Five Theories on Why U.S. Stocks Keep Hitting Records

By Akane Otani and Chris Dieterich Features Dow Jones Newswires

The Dow Jones Industrial Average crossed 22000 for the first time Wednesday. Here are some of investors' theories for why the stock market keeps rising.

Continue Reading Below

Stocks Reflect the Resurgent Health of American Corporations

The biggest U.S. corporations are on stronger footing. With most S&P 500 companies having reported second-quarter results, firms are on track to post another quarter of strong profit growth -- building on gains from the end of last year, when companies snapped a five-quarter streak of earnings contraction, according to FactSet. The rebound has been broad, reflected not just among oil firms -- which have recovered along with oil prices -- but also in tech giants like Apple Inc. and economic bellwethers like Caterpillar Inc. Those who believe the stock market's trajectory is ultimately determined by the rate of earnings growth say continued strength among U.S. firms should help fuel further gains in the stock market.

The Global Outlook Is Looking Brighter

Economists are projecting a pickup in global growth, while the U.S. expansion remains slow and steady -- a combination that investors say has helped boost multinational companies, which have been among the best-performing stocks this year. Boeing Co., Apple and McDonald's Corp. made up the bulk of the gains that pushed the Dow industrials past 22000 for the first time. Profits at such firms may get an additional boost if weakness in the U.S. dollar persists, because it makes their exports cheaper to foreign buyers. The WSJ Dollar Index, which measures the currency against a basket of 16 others, has fallen 7.5% this year through Wednesday.

The U.S. Economy Is in a 'Goldilocks' Situation

Continue Reading Below

Investors are currently contending with a rare but favorable environment: an economy that is expanding but not fast enough that the Federal Reserve is in a rush to raise interest rates. The unemployment rate fell to a 16-year low in May, yet inflation has remained stubbornly below the Fed's 2% target -- suggesting to many investors that the central bank is unlikely to raise rates aggressively. Many analysts caution the so-called Goldilocks scenario is unlikely to last. But for now, "in a period where accommodation remains very aggressive, all of this is coming together to keep the markets afloat at these higher levels," said Tracie McMillion, head of global asset allocation strategy for Wells Fargo Investment Institute.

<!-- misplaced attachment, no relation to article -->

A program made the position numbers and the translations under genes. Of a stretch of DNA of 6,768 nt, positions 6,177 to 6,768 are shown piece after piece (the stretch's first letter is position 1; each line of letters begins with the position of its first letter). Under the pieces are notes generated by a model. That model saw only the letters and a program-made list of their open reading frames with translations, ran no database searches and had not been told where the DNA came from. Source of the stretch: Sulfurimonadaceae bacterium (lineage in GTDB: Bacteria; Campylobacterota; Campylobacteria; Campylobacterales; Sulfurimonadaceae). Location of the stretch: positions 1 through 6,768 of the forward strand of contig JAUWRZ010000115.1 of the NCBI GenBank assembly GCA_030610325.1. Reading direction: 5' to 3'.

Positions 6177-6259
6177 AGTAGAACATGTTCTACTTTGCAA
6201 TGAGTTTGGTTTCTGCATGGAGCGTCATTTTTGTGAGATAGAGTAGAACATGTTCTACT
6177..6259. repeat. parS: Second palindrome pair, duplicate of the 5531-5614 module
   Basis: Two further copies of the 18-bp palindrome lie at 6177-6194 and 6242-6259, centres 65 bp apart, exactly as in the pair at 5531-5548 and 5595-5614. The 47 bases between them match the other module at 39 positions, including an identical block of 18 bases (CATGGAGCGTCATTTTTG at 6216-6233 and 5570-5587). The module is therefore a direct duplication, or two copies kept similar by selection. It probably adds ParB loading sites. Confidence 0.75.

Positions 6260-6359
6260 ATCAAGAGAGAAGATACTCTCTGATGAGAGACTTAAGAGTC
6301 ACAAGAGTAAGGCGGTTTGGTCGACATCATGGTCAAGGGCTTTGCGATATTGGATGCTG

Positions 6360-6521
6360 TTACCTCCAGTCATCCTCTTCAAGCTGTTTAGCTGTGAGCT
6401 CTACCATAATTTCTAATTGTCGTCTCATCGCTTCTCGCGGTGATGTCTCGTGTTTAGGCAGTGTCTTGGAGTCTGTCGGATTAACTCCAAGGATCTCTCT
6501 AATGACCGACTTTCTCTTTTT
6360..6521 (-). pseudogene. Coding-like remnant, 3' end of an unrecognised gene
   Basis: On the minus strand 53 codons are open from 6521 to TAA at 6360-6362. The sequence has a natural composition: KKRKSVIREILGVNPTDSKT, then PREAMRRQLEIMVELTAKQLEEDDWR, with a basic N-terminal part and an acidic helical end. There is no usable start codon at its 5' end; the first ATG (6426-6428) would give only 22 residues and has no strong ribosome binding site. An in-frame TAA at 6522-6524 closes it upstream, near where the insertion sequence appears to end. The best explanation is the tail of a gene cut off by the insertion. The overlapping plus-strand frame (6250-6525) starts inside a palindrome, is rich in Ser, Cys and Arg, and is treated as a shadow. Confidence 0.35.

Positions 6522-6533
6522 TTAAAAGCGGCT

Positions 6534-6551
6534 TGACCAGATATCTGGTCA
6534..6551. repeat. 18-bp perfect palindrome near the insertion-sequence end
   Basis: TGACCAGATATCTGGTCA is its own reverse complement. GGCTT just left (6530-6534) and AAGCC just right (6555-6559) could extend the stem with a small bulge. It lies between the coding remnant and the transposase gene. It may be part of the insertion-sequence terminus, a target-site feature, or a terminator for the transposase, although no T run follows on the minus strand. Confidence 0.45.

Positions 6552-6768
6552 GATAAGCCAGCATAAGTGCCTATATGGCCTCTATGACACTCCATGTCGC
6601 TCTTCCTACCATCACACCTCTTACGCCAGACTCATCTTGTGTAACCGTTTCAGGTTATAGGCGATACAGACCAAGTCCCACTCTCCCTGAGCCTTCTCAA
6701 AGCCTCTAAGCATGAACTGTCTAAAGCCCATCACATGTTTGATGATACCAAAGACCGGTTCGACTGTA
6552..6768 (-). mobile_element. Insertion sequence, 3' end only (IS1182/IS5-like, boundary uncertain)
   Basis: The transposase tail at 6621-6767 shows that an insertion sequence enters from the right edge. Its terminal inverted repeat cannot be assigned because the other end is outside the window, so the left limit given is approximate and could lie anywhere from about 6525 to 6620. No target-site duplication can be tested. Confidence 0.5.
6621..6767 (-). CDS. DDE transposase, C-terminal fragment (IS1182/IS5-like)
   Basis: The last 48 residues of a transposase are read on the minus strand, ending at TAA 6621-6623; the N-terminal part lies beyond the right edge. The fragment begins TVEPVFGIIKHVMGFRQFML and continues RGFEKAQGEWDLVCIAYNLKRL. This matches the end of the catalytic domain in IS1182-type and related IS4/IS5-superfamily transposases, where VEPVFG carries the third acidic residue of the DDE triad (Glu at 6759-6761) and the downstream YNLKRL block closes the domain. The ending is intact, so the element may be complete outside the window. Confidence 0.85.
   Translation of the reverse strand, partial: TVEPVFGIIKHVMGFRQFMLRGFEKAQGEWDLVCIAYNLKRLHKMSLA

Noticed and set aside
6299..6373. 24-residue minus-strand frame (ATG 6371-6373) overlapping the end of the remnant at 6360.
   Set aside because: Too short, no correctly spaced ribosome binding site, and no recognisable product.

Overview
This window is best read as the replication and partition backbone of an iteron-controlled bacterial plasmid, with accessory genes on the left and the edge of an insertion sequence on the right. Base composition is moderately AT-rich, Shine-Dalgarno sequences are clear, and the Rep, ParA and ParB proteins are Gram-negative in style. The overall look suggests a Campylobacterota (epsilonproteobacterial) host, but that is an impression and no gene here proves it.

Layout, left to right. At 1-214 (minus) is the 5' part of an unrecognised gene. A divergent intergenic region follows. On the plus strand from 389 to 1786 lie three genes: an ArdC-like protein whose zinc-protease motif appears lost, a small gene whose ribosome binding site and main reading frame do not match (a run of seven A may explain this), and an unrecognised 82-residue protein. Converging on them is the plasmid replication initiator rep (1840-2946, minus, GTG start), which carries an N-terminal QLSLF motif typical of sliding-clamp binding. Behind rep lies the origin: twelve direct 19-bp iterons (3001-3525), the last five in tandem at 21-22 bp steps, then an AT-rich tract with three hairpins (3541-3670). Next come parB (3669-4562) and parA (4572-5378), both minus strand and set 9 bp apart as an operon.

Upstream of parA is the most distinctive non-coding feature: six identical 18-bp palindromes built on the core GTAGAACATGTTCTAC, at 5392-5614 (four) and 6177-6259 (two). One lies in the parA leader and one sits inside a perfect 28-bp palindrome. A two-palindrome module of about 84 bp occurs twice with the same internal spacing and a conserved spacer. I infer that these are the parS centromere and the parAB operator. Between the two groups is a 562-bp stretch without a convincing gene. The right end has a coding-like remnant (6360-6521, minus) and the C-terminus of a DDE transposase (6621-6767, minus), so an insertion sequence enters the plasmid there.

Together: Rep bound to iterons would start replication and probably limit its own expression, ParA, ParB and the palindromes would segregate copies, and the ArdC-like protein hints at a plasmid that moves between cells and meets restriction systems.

Passive Funds Are Propping Up Prices

One hallmark of this year's stock-market rally is the relentless flow of money into index-tracking mutual and exchange-traded funds. Some $128.6 billion has moved into U.S. index-tracking funds that own U.S. stocks in 2017 through June, while a net $99 billion was withdrawn from actively managed U.S. stock funds, according to Morningstar Inc. Buying of passive funds is partially offset by the money flowing out of active ones, but some investors warn that the rising popularity of index funds that own hundreds, sometimes thousands of stocks, translates into indiscriminate buying divorced from corporate fundamentals. One concern is that persistent index buying elevates valuations across the board and that, should market turmoil erupt, investor index buying would turn to selling, leaving the broader market acutely vulnerable.

There Is No Alternative

In a low-rate environment, one reason investors say the stock market keeps rising is simply that there is no alternative for returns. After an initial selloff following Election Day, U.S. Treasurys are back roughly where they began the year, with the yield on the 10-year note at 2.264% Wednesday, compared with 2.446% at the end of 2016. Many bond investors believe yields are likely to stay relatively low unless there are signs that inflation is picking up or Congress is able to push through potentially growth-boosting policies like fiscal stimulus. For now, with bonds offering paltry yields, many investors begrudgingly say stocks remain their asset class of choice -- even if they are getting increasingly nervous about the long stock rally.

Write to Akane Otani at akane.otani@wsj.com and Chris Dieterich at chris.dieterich@wsj.com

(END) Dow Jones Newswires

August 03, 2017 10:21 ET (14:21 GMT)